Without getting into detail on the consumer psychology behind this (how odd numbers make prices look cheaper than even numbers, the anchoring effect etc.), it’s apparent that retailers have an opportunity to reset their marketing levers and improve their price perception amongst customers, particularly those with the greatest levels of price sensitivity and loyalty.
Some, of course, are going further still. While the top performers may be thinking in terms of price perception rather than price indexes, others have moved on to the issue of value perception – thinking not just about price point or price “image”, but their offer as a whole. Quality, variety, and speed all play a role here, giving retailers access to a wide range of tools with which to create distinctive experiences and win preference over time for those customers they want to win with.
When customers decide where to shop, they do so using a mix of conscious and unconscious parameters. Essentially, they ask themselves “which retailer gives me the best offering, based on my preferences and needs, and the amount I want to spend?”. As a result, their choice of where to shop comes down to a matter of value perception. Critically, that perception also varies by country and customer segment and therefore it’s crucial for retailers being clear on which customer groups they need to focus on and what levers impact their value perception the most to be truly effective.
We’ve seen this time and again in our RPI Series of research studies. In Italy, for instance, promotions are inherently tangled up with pricing, with the resultant issue of “Price Perception” being one of the most influential drivers of where customers choose to shop. In Spain, on the other hand, promotions are not only seen as an issue separate from pricing, they also have little impact on shopper preference.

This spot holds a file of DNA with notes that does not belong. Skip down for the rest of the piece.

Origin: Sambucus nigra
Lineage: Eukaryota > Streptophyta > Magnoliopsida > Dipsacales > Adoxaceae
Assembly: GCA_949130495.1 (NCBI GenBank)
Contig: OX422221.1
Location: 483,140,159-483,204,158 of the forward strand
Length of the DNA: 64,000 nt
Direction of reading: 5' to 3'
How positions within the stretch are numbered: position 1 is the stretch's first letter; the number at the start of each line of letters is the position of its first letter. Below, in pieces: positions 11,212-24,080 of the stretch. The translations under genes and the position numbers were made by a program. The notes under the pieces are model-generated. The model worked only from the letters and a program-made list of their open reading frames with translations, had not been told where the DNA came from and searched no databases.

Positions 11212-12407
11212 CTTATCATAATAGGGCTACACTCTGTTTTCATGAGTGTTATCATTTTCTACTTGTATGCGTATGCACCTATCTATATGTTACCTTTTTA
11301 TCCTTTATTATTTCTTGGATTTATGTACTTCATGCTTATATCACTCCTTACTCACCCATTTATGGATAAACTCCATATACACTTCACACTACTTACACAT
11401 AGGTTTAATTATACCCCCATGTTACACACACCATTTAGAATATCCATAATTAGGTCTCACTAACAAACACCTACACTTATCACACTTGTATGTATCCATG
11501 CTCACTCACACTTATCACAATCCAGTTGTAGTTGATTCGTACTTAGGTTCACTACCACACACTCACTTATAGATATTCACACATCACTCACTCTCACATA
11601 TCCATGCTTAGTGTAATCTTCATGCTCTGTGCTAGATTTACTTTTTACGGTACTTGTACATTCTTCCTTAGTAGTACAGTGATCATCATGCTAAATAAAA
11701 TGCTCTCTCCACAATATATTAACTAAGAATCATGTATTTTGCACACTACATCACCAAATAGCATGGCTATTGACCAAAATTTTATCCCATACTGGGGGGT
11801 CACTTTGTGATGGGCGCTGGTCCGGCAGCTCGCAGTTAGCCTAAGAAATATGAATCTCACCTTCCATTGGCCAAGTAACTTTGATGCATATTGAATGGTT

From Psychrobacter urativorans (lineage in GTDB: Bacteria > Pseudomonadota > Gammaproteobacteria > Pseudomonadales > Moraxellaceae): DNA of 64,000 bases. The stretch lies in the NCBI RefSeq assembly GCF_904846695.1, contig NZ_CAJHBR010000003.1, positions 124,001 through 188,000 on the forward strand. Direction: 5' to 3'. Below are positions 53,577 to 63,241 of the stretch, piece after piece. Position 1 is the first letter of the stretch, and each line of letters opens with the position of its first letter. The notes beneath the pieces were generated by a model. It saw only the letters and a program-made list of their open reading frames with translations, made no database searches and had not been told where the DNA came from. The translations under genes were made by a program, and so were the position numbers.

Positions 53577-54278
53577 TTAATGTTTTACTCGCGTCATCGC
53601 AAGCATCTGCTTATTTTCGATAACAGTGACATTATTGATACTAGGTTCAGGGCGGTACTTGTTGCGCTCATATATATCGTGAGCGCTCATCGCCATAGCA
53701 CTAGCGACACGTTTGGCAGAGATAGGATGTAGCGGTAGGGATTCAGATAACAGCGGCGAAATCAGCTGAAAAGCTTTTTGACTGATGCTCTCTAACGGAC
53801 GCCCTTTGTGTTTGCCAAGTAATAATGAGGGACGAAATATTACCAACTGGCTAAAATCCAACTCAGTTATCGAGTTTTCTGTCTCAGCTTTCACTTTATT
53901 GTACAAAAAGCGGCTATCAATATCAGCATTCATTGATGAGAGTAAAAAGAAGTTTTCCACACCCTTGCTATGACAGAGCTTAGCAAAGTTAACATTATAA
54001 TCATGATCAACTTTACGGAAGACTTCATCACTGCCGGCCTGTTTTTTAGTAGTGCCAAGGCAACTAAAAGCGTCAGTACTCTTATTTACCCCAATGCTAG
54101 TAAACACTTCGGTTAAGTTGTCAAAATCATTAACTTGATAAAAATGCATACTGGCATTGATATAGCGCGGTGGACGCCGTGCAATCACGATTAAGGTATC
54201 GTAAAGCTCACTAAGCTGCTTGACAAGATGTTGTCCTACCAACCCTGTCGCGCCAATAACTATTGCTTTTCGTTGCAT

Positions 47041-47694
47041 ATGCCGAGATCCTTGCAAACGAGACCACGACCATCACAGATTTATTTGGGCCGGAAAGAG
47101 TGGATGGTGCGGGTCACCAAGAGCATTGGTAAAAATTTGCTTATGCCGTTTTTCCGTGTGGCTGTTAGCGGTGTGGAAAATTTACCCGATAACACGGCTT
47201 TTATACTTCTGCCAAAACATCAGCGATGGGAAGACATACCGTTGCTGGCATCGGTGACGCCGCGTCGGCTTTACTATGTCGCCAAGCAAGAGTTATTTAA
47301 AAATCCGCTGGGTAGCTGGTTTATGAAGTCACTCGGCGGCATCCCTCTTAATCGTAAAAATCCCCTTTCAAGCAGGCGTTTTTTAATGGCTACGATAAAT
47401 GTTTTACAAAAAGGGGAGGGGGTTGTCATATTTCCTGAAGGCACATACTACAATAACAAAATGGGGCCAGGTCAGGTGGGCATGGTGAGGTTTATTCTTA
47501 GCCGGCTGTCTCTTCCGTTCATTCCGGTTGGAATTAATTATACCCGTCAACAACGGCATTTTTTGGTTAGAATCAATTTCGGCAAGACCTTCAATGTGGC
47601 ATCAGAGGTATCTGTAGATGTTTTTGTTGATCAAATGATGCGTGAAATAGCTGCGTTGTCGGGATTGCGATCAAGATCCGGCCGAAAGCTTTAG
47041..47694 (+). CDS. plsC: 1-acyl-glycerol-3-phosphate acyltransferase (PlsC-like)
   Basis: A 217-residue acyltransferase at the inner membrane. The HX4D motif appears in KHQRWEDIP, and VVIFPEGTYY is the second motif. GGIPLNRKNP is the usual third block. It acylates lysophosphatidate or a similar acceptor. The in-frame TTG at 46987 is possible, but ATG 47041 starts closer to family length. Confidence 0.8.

There are numerous factors at play here, from the structure of the competition through to different ways of thinking and cultural touchpoints. The overall message is clear, however: everything a retailer does has at least some impact on value perception. Store design, layout, assortment, category displays, pricing, communications – it all counts. Recognising this and planning quick wins vs major changes across levers that matter most will ultimately deliver better results in the short and long term.
Predicting a slowdown’s impact on grocery growth
As highlighted by my colleague Feroud in this recent post, many different sources are pointing to a potential economic slowdown for some economies during 2023. Like any other industry, this will have significant implications for grocery, and retail leaders will need to shape their investments around the dual priorities of customer experience and wider efficiencies.
As is the case with value perception, though, circumstances can differ from country to country. When looking at the impact of shifts in GDP on grocery growth, our analysis found that there are key differences across markets. In some countries (Greece, Poland, Switzerland, and the UK), the grocery market more or less follows the same dynamics as GDP. In others (Belgium, Ireland, France), those factors are largely detached.
The other thing to remember is that the actual path for the year ahead isn’t set just yet. A variety of issues are still unfolding, not least the government response to a downturn, which may be very different from what we saw in 2007. Nonetheless, this exercise does at least provide an interesting starting point from which to look at how far and how fast grocery may be impacted by a potential slowdown.
In the next and final piece in this series, we’ll look at some of the priority actions that we believe retailers should take with this backdrop in mind.